Theranostics 2021; 11(12):5813-5830. doi:10.7150/thno.58731 This issue

Research Paper

Extracellular vesicles derived from M1 macrophages deliver miR-146a-5p and miR-146b-5p to suppress trophoblast migration and invasion by targeting TRAF6 in recurrent spontaneous abortion

Jinli Ding1*, Yan Zhang2*, Xiaopeng Cai3*, Yi Zhang1, Sisi Yan1, Jiayu Wang1, Sainan Zhang1, Tailang Yin1✉, Chaogang Yang3✉, Jing Yang1✉

1. Reproductive Medical Center, Renmin Hospital of Wuhan University & Hubei Clinic Research Center for Assisted Reproductive Technology and Embryonic Development, Wuhan 430060, China.
2. Department of Clinical Laboratory, Renmin Hospital of Wuhan University, Wuhan 430060, China.
3. Department of Gastrointestinal Surgery, Zhongnan Hospital of Wuhan University, Wuhan 430071, China.
*These authors contributed equally to this work.

This is an open access article distributed under the terms of the Creative Commons Attribution License ( See for full terms and conditions.
Ding J, Zhang Y, Cai X, Zhang Y, Yan S, Wang J, Zhang S, Yin T, Yang C, Yang J. Extracellular vesicles derived from M1 macrophages deliver miR-146a-5p and miR-146b-5p to suppress trophoblast migration and invasion by targeting TRAF6 in recurrent spontaneous abortion. Theranostics 2021; 11(12):5813-5830. doi:10.7150/thno.58731. Available from

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Graphic abstract

Rationale: Emerging evidence demonstrates that insufficient migration and invasion of trophoblasts play critical roles in the pathogenesis of recurrent spontaneous abortion (RSA). Cell-to-cell communication at the maternal-fetal interface is essential to maintain the invasion and migration of trophoblasts. M1 macrophages, important immune cellular components at the maternal-fetal interface, have been reported to be elevated in decidua tissues from patients with RSA. Recent studies indicate that M1 macrophages modulate trophoblast biological behaviors; however, the underlying mechanisms remain poorly understood.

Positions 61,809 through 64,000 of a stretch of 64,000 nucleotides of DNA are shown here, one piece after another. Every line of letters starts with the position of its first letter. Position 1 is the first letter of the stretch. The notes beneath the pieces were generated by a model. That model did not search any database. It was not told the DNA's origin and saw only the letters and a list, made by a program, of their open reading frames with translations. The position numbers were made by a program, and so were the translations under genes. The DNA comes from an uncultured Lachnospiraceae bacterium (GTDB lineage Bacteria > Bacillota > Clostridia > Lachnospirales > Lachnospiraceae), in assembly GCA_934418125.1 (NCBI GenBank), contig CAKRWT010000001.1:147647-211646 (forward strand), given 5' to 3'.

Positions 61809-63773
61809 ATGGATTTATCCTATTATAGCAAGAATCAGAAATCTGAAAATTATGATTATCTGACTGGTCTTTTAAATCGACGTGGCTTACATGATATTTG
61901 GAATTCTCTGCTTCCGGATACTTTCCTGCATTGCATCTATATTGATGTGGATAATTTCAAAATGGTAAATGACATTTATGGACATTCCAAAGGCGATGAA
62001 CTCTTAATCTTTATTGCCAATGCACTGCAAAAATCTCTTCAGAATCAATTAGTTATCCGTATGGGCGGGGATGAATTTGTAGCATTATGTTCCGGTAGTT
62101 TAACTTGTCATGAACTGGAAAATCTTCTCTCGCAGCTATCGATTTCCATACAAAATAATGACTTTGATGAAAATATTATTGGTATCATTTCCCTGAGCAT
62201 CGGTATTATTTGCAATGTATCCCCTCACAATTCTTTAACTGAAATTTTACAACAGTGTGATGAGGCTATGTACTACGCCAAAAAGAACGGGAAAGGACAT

Methods: Extracellular vesicles (EVs) were isolated from the supernatant of M1 macrophages inducted from THP-1 cells (M1-EVs) by ultracentrifugation, identified by transmission electron microscopy, nanoparticle tracking analysis, and western blotting, and their miRNA profile was characterized by miRNA sequencing. Scratch wound healing and transwell assays were used to investigate the effect of M1-EVs on trophoblast migration and invasion. RT-PCR, western blotting, and luciferase reporter assays were conducted to uncover the underlying mechanism. Finally, animal experiments were employed to explore the effect of M1-EVs on embryo absorption in mice.

Results: M1 macrophages suppressed trophoblast EMT to reduce their migration and invasion abilities in vitro by secreting EVs. Through miRNA sequencing, miR-146a-5p and miR-146b-5p were identified as the most upregulated miRNAs in trophoblasts treated with M1-EVs. Further functional experiments showed that M1-EVs inhibited trophoblast migration and invasion by transferring miR-146a-5p and miR-146b-5p. Mechanistically, EV miR-146a-5p and miR-146b-5p inhibited EMT of trophoblasts by directly suppressing TNF receptor-associated factor 6 (TRAF6) expression at the post-transcriptional level. Furthermore, M1-EVs aggravated embryo absorption in mice. Clinically, expression of miR-146a-5p, miR-146b-5p, and TRAF6 were aberrant in placental villous tissues from patients with RSA, and negative correlations were found between miR-146a-5p/miR-146b-5p and TRAF6 expression levels.

Conclusions: Our findings indicate that miR-146a-5p and miR-146b-5p derived from EVs play important roles in intercellular communication between M1 macrophages and trophoblasts, illuminating a novel mechanism in M1 macrophage regulation of trophoblasts and their role in RSA.

Keywords: recurrent spontaneous abortion, M1 macrophages, trophoblasts, extracellular vesicles, TRAF6